Whistleblowing Did Not Protect Alleged Harasser from Discharge

By Jeffrey Rhodes November 1, 2022

Takeaway: After an employee complains about alleged unlawful conduct by an employer, the employer must proceed cautiously. Even if the employee's complaint is mistaken and the company is innocent of wrongdoing, the law protects the employee from discipline so long as the complaint was reasonable and made in good faith. Nevertheless, this protection will not apply if the employee is disciplined for other reasons, such as harassment of co-workers in the workplace.

A harassment investigation conducted by HR that occurred long after a whistleblowing event took place provided a company with a valid defense to a claim that a worker was fired due to whistleblowing when the investigators were unaware of this activity, the 3rd U.S. Circuit Court of Appeals decided.

The plaintiff was hired by Gateway Health Plan to help Highmark Inc. investigate fraud. While auditing Highmark's network of doctors, the plaintiff found some troubling facts. For instance, he claimed to have discovered that some doctors had prior convictions for selling opioid prescriptions and others lacked required Medicaid licenses.

In mid-2017, the plaintiff reported his concerns to his managers at Gateway. They investigated but decided not to take any action. The plaintiff kept pressing the issue. Eventually, his managers told him to drop it.

More than a year after his first report, on Oct. 1, 2018, one of the plaintiff's co-workers lodged a harassment complaint against him. In that complaint, the co-worker claimed that the plaintiff called her "Miss Piggy" and "oinked" at her. Gateway's HR team investigated. The investigator interviewed the plaintiff, the complainant and an eyewitness who corroborated the complainant's story. At the plaintiff's insistence, the investigator also interviewed other people who knew of past issues between the plaintiff and the complainant.

The investigator also spoke to one of the managers who had told the plaintiff to stop reporting concerns about Highmark's doctors. The manager told the investigator that he would have questioned the harassment allegations against the plaintiff but that earlier that day, the plaintiff had called the manager and made "coughing" and "snorting" noises, which made him think the plaintiff "did it." On Oct. 3, 2018, HR fired the plaintiff.

The plaintiff sued Gateway and Highmark under the False Claims Act (FCA) for retaliation. He claimed he had been fired because of his fraud reports. The employers replied that the people who had decided to fire the plaintiff knew nothing about his reports and that they had good reason to fire him. The district court agreed and granted summary judgment.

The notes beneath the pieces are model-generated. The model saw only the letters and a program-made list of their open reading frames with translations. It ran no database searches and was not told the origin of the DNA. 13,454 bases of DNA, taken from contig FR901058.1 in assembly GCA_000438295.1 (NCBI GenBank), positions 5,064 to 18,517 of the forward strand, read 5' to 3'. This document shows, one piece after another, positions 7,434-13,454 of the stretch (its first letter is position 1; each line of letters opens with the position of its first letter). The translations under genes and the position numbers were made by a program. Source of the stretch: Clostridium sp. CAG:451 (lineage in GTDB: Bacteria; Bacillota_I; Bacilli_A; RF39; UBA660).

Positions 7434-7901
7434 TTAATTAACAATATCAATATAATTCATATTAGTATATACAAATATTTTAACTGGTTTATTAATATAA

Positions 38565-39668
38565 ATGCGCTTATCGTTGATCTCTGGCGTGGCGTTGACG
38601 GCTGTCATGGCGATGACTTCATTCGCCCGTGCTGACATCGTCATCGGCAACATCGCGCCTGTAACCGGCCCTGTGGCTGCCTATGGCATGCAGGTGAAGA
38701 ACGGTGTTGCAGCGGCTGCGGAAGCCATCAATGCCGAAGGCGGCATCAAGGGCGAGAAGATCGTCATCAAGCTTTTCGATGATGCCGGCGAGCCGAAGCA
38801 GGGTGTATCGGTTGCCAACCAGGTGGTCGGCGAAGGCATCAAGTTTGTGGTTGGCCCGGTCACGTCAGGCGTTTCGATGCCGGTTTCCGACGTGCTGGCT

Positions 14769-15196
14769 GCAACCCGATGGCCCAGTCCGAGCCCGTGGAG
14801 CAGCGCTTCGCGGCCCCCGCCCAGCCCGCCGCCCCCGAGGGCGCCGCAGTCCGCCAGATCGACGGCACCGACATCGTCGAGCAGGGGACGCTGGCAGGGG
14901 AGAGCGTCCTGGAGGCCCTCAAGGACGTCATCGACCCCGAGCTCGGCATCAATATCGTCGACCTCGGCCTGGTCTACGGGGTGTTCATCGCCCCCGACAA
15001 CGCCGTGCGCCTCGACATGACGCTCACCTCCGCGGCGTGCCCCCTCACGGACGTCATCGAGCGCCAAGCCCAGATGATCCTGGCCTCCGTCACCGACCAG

On appeal, the 3rd Circuit focused on whether any evidence of pretext supported the claim of FCA retaliation. This could take the form of evidence that the termination decision so lacked basis that it showed retaliation or of direct evidence of retaliatory motivation.

The plaintiff argued that the HR investigation was so flawed that it must have been a sham. He also argued that the manager who knew of his protected activity used the investigation to get rid of him.

The 3rd Circuit considered these claims and found that the HR investigation was far from a facade. Rather, HR interviewed the complainant, the plaintiff and an eyewitness who corroborated the complainant's account. They even interviewed witnesses identified by the plaintiff who knew of past issues between the plaintiff and the complainant.

While HR could have conceivably done more, its investigation was not so thoroughly flawed that a jury could find it unbelievable. Moreover, the investigation took place long after the plaintiff reported FCA concerns, and HR did not know of these reports during its investigation.

The 3rd Circuit also considered the plaintiff's argument that the manager who told him to stop reporting FCA issues used HR as an instrument to retaliate against him. The plaintiff claimed that HR was thus a "cat's paw" to effectuate the manager's malicious intent.

The 3rd Circuit reviewed the evidence, however, and found that the plaintiff could not show that the manager wanted him to be fired. Rather, the manager first told HR that he would have questioned the allegations against the plaintiff but for the plaintiff's behavior on their phone call.

Similarly, by the time HR talked to the manager, its investigation uncovered evidence from multiple witnesses that supported the harassment complaint. Thus, the plaintiff could not show that the manager's response to HR caused the investigation to end early or changed its outcome.

As a result, the 3rd Circuit affirmed the district court's dismissal of the complaint.

Crosbie v. Highmark Inc., 3rd Cir., No. 21-1641 (Aug. 26, 2022).

Jeffrey Rhodes is an attorney with McInroy, Rigby & Rhodes LLP in Arlington, Va.



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